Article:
Army corrections facility in Europe set for move to Sembach

Published Feb. 27, 2014
SEMBACH, Germany – U.S. Army Corps of Engineers Europe District is playing a key role in transferring the last Cold War vestige in Mannheim to the revamped Army garrison here.

Officials have targeted late July for completion of U.S. Army Regional Correctional Facility-Europe, which is among numerous functions being shifted to Sembach Kaserne as part of the Coleman Barracks closure. The new $9 million replacement complex likely won’t be fully outfitted until sometime this fall to allow time for the relocation of personnel, prisoners and other assets. Right now, the jail is the only active element left at U.S. Army Garrison Mannheim.

Europe District’s Kaiserslautern Resident Office is managing the project, alongside its contractor, LBB Kaiserslautern. Construction began last April.

“The confinement facility in its Mannheim location is the last facility still operational at Coleman Barracks,” said project manager Kristen Stroh. “It is Europe District’s responsibility to ensure timely construction contract completion and swift turnover so that the installation can close and be turned back over to the German government.”

The corrections facility opened at Coleman Barracks in 1963, but its history dates to the end of World War II. Beginning in 1945, the U.S. ran the confinement mission out of Mannheim Castle. It remains the Army’s lone military prison in Europe.

Sgt. Maj. Jeffrey Plemmons, the U.S. Army Regional Correctional Facility-Europe sergeant major, said its main purpose in Germany is to secure pretrial and short-term prisoners normally serving less than a year. The unit also provides Soldiers downrange to advise and conduct detention operations.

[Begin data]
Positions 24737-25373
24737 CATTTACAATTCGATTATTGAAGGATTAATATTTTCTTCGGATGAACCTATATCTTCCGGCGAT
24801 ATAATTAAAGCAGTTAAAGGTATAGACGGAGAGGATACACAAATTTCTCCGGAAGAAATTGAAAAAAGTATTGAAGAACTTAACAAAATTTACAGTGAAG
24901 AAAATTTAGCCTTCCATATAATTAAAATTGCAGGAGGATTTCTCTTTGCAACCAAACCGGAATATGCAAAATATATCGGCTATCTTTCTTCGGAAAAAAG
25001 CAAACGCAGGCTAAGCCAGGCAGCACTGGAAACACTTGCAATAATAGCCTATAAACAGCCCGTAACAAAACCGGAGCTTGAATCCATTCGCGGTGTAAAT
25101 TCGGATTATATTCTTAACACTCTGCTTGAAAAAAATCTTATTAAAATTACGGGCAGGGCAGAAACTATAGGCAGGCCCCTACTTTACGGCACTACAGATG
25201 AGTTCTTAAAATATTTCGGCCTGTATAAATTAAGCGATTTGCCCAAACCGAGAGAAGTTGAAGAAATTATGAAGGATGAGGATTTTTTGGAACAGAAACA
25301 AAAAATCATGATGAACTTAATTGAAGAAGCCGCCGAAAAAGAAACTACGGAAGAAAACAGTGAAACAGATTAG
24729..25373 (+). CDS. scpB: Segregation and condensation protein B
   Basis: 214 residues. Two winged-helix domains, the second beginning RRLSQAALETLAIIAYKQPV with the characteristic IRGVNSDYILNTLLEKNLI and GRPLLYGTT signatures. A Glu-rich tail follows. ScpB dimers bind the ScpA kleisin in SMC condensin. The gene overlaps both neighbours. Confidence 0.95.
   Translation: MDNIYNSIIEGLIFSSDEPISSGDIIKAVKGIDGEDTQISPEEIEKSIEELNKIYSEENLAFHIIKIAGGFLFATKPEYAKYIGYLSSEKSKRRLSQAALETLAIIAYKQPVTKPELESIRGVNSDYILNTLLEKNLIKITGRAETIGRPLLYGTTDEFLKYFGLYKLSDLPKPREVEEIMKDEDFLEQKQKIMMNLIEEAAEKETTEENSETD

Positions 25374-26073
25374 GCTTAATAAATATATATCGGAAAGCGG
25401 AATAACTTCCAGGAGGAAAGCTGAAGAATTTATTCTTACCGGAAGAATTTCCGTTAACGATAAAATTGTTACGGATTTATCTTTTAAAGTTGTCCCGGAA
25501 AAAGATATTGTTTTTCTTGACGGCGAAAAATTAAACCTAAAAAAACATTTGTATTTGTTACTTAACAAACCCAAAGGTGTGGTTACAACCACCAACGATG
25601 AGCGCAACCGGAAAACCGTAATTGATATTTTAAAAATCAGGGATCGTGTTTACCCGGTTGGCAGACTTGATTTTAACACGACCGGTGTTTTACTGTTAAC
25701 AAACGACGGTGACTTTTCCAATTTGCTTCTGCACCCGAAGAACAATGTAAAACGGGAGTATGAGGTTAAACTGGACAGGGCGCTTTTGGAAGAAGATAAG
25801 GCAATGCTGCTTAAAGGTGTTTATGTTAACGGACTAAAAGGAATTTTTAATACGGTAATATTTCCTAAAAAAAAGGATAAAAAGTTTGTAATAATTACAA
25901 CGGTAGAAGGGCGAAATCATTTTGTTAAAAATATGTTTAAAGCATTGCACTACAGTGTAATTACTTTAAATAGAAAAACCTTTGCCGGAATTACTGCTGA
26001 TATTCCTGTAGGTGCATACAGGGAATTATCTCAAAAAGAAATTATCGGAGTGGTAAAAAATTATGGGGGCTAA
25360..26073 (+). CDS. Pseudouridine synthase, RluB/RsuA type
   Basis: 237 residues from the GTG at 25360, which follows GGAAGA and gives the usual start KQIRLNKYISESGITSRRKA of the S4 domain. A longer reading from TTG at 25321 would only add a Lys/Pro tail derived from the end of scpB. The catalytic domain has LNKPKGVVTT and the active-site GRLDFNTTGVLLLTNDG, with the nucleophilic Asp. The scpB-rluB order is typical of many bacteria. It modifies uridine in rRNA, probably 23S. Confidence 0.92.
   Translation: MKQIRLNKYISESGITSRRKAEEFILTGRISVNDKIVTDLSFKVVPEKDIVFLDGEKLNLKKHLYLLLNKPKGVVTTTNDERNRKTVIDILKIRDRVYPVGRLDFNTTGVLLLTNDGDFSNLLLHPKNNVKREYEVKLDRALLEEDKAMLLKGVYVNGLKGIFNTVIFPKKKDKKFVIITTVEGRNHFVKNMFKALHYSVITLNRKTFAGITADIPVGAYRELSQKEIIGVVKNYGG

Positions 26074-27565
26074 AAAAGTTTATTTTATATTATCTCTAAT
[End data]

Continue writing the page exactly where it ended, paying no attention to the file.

But being assigned to a “work-only” site in Mannheim presents challenges, he added. For example, there are no Army and Air Force Exchange Service restaurants or establishments run by the Directorate of Family and Morale, Welfare and Recreation.

“All the Soldiers, sailors and airmen who work here live in the Kaiserslautern area, so they commute about 60 miles a day round trip,” Plemmons said. “Emergency and [Directorate of Public Works] support are still available to us, so in the time since Coleman closed, we haven’t had any significant problems.”

When finished, the new facility at Sembach will house up to 40 individuals for pretrial and post-trial confinement, as well as sentence duration, with separate quarters for men and women. The complex will consist of a security and administration office, dining facility, chapel, showers, storage, reception, visitor areas; training, supply, mail and counseling rooms; library and health clinic.

Stroh said Army Corrections Command is funding the closed-circuit television security system, kitchen equipment and cell furniture, which are being handled through separate, individual contracts. Those items must be in place and operational to gain facility certification by July 21.

“But it will takes us roughly 90 days to move furniture, [information technology] equipment … and train and certify our Soldiers on the security systems there,” Plemmons said.

The Sembach corrections facility also will receive power from a new cogeneration plant, Stroh said.

“This facility was built in accordance with confinement-facility design guides that should ease operations in contrast to the previous confinement facility, which was a renovation of an existing building,” she added.

While the maximum capacity is 40, the operational level will be closer to the monthly average of 30-32 prisoners, Plemmons said. Roughly 65 percent of the population is there for crimes such as assault, rape and sexual assault.

The sergeant major said the new setup will have many advantages over the current Mannheim jail.

“The electronics for the security system should be a huge improvement, and the closed-circuit TV monitoring system at the new facility is state of the art,” he added. “The hope is it will provide a safe, secure place for the prisoners to live and work and for the staff to work. The facility is compact, and the design allows the prisoners easy access to all staff and treatment programs.”

USACE remains instrumental in the restoration and modernization of Sembach Kaserne, shifted from Air Force to Army control in 2010.

Numerous Europe District projects include utility and site preparations for the corrections-facility transfer, design and renovation of a building for the American Forces Network’s relocation from Mannheim, and a two-building overhaul at Sembach to accommodate a move by the U.S. Army Europe Band.